I’m a bad victim for a number of reasons. Perhaps the biggest reason is that I didn’t even immediately process that what was happening to me was sexual assault: I turned numb, unable to think or react, and stayed that way for several days afterward. My sympathetic nervous system — the “fight-or-flight” response — chose the third, lesser-known option of “freezing.” Most likely because of that, I think, my memory of the events before and after my assault is hazy, though I wasn’t drunk at all. I don’t remember exactly what we talked about at the restaurant beforehand, or what route we took to walk to my apartment, or what reason he gave for eventually leaving. I don’t even remember the exact date on which it happened.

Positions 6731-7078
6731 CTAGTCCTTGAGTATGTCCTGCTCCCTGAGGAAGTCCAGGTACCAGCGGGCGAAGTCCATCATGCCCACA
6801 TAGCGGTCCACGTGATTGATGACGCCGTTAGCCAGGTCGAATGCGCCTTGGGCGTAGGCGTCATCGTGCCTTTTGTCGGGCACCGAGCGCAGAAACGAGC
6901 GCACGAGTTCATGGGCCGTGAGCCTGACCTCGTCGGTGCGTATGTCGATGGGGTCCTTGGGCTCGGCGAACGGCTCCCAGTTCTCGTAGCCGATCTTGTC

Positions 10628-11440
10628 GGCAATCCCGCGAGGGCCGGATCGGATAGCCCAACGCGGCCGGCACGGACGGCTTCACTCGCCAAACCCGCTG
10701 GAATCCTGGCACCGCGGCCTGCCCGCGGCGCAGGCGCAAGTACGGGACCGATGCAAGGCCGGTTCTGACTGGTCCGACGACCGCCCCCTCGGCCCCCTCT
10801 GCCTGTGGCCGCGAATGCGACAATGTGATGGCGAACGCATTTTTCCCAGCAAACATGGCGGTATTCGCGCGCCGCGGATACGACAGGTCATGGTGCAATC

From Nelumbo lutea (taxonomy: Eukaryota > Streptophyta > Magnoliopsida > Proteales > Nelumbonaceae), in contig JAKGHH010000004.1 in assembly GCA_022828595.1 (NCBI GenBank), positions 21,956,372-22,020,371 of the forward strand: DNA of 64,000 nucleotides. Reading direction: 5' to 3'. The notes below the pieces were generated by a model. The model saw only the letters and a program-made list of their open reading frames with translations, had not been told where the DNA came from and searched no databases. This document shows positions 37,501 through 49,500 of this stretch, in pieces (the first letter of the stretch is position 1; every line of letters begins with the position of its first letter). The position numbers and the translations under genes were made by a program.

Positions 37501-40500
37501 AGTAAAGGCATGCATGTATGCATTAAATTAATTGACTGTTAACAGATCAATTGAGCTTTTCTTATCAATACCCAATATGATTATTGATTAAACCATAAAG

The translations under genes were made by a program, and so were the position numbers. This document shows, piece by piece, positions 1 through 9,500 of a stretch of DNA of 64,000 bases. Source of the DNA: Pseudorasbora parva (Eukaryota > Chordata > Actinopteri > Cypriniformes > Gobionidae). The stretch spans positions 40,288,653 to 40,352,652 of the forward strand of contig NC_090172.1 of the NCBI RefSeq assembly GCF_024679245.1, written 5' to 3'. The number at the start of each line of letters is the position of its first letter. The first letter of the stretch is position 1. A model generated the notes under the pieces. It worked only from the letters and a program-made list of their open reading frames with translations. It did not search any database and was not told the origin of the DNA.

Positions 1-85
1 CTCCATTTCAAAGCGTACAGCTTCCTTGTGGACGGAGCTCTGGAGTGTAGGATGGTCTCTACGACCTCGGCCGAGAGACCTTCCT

These blanks in my memory give others a reason to doubt my story — what if I was just making it all up for attention? — despite the fact that my memory of the assault itself is crystal clear. Because I didn’t do everything right, because there is reason to doubt me, I am not a good victim.
In actuality, the “good victim” is a mythical archetype, simply a yardstick by which all other victims are measured. No one will ever be considered a good victim in our society, because there’s always something one can find for which to fault the victim. Once there’s anything at all to fault the victim for, she and her story lose all credibility and she becomes a bad victim."